Virus measures sail through
The Federal Government has passed $83.6 billion worth of stimulus measures in the hope of softening the immense impact of COVID-19.
Two packages worth $17.6 billion and $66 billion were passed on Monday, while parliament also agreed to set aside a further $40 billion for urgent and unforeseen spending associated with the pandemic.
The bills will pay for a $550 per fortnight boost to Jobseeker, youth allowance, parenting and special benefit payments and full-time students. There will also be two $750 payments for welfare recipients.
New amendments have given unprecedented powers to the social services minister, so that the government no longer needs legislation to make changes to welfare settings.
The government has also given small lenders a $15 billion boost and provided cash injections to businesses to encourage them to keep staff on during the crisis.
There are many other measures too, such a targeted support for the tourism and aviation sectors.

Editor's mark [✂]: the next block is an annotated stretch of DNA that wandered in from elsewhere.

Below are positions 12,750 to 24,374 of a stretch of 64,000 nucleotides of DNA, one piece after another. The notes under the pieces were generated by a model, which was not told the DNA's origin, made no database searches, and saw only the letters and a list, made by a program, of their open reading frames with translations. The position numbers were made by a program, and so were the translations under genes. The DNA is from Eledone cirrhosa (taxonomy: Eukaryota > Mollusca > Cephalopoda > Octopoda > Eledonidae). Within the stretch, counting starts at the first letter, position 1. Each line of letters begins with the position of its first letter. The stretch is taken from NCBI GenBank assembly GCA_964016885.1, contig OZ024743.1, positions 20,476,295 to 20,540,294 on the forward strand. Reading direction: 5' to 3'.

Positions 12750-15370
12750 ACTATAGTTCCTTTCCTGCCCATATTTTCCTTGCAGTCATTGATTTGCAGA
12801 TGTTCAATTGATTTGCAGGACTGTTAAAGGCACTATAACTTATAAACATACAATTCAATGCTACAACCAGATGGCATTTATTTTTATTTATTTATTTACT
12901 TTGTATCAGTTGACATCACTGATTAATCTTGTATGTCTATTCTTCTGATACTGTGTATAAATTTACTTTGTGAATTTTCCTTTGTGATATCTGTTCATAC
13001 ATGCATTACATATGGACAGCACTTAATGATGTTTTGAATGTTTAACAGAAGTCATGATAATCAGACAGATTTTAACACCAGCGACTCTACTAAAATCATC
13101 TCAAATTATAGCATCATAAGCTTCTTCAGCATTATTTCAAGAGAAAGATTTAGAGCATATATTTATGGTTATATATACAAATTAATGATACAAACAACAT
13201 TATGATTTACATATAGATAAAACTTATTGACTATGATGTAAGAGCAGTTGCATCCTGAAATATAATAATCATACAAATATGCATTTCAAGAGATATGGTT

Labor supported the government to help rush the legislation through parliament, but said it is concerned that the payments will not be in people's pockets until late April.
It also criticised a decision to allow people to access their superannuation early. Individuals affected by COVID-19 can access up to $10,000 of their superannuation in 2019-20 and a further $10,000 in 2020-21.
The Australian Prudential Regulation Authority (APRA) has allegedly advised the government that there would be no significant impact to the superannuation industry, as the provision amounts to less than 1 per cent of the $3 trillion currently saved.
“The expansion of early release superannuation risks undermining retirement incomes and compromising financial system stability, and should only be a last resort,” Shadow Treasurer Jim Chalmers said.
After yesterday’s sessions, the parliament agreed not to meet again for another 5 months.
Australian Council of Trade Unions president Michele O'Neil says the timing of the stimulus is unacceptable.
“That increase needs to happen now,” she said.
“Workers need this money today in their pockets.”
Ms O'Neil says the UK Government is setting the best example, offering to 80 per cent of workers' wages if employers retain them.
Hospo Voice says over 1,500 jobs have already been lost, or about $1.2 million in wages.